Moving out of an Apartment? Get Your Cleaning Deposit Back
You may have heard horror stories from friends or relatives about how thoroughly they cleaned, but their apartment complex or landlord kept the cleaning deposit anyway. Unfortunately, some landlords can be unscrupulous or apartment managers can use any number of factors to justify keeping your deposit. In many areas, a cleaning deposit can equal the amount of one or two months’ rent – money that would be useful for the rent at your new place or making a new mortgage payment. The landlord isn’t always at fault, however. In many cases, a portion of the cleaning deposit will justifiably need to be withheld even if the tenant believes he or she had the place spotless before moving out. Your Raleigh movers are experienced with apartment moving, and know a few ways you can receive your deposit back:
Clean Top to Bottom
Of course, cleaning your old place just before you move out is a given. Many apartment managers can provide a checklist of things you’ll need to clean. This would include areas that people don’t typically clean on a regular basis, such as the space underneath the oven burners, the baseboards and the insides of light fixtures. You shouldn’t have to get out an old toothbrush to scrub along the base of the toilet, but use quality cleaning supplies and methodically attack each room from top to bottom. Keep your own checklist of everything you cleaned.
Keep Records of Professional Cleaning Services
If you had a company come in to deep-clean your carpet, make a copy of your receipt to provide to your landlord. Carpet cleaning is a common charge that can be taken out of your deposit, so make sure your landlord knows you had it done. The same goes for any professional cleaning services that helped clean the kitchen, bathroom, windows and so on.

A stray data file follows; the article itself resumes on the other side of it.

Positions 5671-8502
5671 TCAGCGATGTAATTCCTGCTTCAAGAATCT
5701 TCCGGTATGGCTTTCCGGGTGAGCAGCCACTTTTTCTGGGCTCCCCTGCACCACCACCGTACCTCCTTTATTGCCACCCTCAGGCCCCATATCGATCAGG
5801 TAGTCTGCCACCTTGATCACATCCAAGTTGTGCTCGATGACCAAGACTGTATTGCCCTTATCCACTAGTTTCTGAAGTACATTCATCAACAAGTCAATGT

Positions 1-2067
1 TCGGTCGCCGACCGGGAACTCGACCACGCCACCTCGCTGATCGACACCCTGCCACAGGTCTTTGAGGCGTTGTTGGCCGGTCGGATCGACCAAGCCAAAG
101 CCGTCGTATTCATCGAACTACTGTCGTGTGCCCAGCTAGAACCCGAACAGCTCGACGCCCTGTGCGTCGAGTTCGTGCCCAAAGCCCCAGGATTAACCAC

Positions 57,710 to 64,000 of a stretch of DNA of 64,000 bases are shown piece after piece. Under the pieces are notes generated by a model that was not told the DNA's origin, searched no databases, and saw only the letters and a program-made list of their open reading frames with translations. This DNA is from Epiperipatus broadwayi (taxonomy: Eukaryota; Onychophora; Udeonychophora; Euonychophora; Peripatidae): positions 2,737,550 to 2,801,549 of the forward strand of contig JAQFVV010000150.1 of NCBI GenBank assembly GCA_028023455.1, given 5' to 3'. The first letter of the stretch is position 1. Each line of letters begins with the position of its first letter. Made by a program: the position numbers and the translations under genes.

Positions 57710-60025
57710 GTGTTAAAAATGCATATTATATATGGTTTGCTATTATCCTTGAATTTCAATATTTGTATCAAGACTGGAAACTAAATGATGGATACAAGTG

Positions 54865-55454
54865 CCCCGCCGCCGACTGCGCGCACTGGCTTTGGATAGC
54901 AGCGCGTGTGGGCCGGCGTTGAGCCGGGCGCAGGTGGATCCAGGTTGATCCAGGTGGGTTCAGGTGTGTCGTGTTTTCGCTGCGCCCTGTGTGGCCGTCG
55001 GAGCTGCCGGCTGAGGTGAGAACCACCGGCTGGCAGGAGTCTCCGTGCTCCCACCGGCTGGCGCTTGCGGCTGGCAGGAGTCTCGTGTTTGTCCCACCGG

Understand When a Charge is Justified
Some apartments set a fixed charge that will be taken out when every tenant leaves, regardless of how clean the place is. This can include things like wall retouching and maintenance. Any of these charges should have been made clear in your rental agreement when you moved in. If there was any damage to the apartment, this will likely be taken out of your deposit. This includes minor damage such as nail holes in the walls, scratches on counters or dents on kitchen appliances. Your apartment manager should go over these details with you on a move-out walkthrough. You may have the opportunity to dispute any charges; however, some wear and tear is normal in any residence and some of it may have to be paid by the tenant. Understand that if you burned or stained the carpet or put a big hole in the wall, you will have to pay for the repairs.
In most cases, you should be able to receive the majority of your cleaning deposit back, or even the full amount, as long as you’ve taken care of the property while you lived there and left it nice and clean. Sometimes a landlord can try to take advantage of tenants as they move out, and that’s why it’s important to keep records and know when you should be rightly charged for cleaning or damage – or not. Also, having a team of experienced Raleigh movers can help so no accidental damage is done to the property when your heavy furniture is moved out.